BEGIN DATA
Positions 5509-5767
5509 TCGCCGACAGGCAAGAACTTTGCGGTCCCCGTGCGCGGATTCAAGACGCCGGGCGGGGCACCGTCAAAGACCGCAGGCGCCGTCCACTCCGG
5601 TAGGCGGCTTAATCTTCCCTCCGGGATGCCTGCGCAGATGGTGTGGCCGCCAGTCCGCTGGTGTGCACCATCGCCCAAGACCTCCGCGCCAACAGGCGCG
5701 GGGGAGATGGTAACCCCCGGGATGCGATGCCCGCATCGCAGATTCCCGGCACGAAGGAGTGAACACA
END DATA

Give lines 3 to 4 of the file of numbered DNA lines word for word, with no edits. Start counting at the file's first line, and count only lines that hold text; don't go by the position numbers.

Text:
5601 TAGGCGGCTTAATCTTCCCTCCGGGATGCCTGCGCAGATGGTGTGGCCGCCAGTCCGCTGGTGTGCACCATCGCCCAAGACCTCCGCGCCAACAGGCGCG
5701 GGGGAGATGGTAACCCCCGGGATGCGATGCCCGCATCGCAGATTCCCGGCACGAAGGAGTGAACACA